Mac users may be familiar with a free productivity tool that is available in the App Store called Alfred.
Alfred is a powerful tool that allows you to launch and search apps and web sites in a couple of clicks.
For example, you can open Alfred (by pressing ‘alt’ and ‘space’) and then carry out a calculation, search your contacts or start typing the the name of an application and launch it.
If you are a Mac user and journalist, you probably find yourself carrying out a number of site searches a day to find previously published content.
For example, I have carried out a number of site searches today to find previously published content on Journalism.co.uk. I could do this typing the Google advanced operator site:journalism.co.uk into my Google search box followed by the query (for example site:journalism.co.uk “tip of the day”). As I have Alfred set up to perform this site search I can run the search in 21 fewer clicks.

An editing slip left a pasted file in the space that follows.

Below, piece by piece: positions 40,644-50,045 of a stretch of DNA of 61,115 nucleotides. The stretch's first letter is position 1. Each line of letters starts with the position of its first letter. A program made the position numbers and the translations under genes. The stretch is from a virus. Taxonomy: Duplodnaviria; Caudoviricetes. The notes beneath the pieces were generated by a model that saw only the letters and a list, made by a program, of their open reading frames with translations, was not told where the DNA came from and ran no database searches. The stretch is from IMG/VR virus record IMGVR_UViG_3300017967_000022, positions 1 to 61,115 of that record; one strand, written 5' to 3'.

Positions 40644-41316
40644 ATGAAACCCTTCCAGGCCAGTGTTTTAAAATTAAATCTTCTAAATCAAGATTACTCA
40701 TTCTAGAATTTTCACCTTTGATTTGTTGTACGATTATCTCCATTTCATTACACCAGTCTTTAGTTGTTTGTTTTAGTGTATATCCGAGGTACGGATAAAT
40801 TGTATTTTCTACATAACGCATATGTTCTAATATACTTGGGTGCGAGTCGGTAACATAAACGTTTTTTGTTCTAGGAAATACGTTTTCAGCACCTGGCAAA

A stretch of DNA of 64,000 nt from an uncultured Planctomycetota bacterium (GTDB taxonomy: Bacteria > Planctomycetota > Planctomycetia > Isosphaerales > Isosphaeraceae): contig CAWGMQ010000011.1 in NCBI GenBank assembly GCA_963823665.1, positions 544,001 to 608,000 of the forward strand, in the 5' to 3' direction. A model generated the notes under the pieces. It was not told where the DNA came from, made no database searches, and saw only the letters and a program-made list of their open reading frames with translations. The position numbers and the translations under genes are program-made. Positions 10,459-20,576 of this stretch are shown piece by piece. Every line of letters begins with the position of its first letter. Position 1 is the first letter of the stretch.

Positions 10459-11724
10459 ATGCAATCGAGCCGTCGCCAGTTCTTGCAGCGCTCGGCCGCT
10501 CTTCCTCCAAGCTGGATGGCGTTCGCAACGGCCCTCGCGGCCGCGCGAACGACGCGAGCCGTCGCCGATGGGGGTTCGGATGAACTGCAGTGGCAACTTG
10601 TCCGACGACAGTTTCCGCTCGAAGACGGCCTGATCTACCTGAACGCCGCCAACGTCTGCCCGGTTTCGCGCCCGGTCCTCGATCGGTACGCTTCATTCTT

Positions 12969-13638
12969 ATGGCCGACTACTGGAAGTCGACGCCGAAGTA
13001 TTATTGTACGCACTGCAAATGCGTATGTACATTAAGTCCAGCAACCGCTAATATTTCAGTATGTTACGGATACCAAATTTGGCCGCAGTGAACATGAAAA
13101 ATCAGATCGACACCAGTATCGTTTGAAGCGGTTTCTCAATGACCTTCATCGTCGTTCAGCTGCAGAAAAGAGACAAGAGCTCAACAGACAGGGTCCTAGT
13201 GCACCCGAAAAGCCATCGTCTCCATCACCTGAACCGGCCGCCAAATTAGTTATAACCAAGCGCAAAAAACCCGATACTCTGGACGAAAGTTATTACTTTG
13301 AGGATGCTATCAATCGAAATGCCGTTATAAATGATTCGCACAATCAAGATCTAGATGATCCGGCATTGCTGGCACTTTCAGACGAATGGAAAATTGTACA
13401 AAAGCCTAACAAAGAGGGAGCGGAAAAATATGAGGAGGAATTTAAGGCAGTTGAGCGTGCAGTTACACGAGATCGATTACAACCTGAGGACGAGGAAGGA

- Open Alfred and go to ‘preferences’ (the shortcut is ‘Apple’ and ‘,’)
- Go to ‘features‘ then ‘custom searches‘
- Type the following into the first box, replacing ‘journalism.co.uk’ with your site URL.
- Fill in the other fields, choosing a shortcut for your site. For example, I picked the letter J so when I open Alfred (‘alt’ and ‘space’) I can type ‘J’ and then my keyword search. Alfred launches Chrome and displays the search results.
That saves me typing site:journalism.co.uk every time I need to search.
There is more on Alfred’s custom search here.
Tags: alfred, journalism tips, Search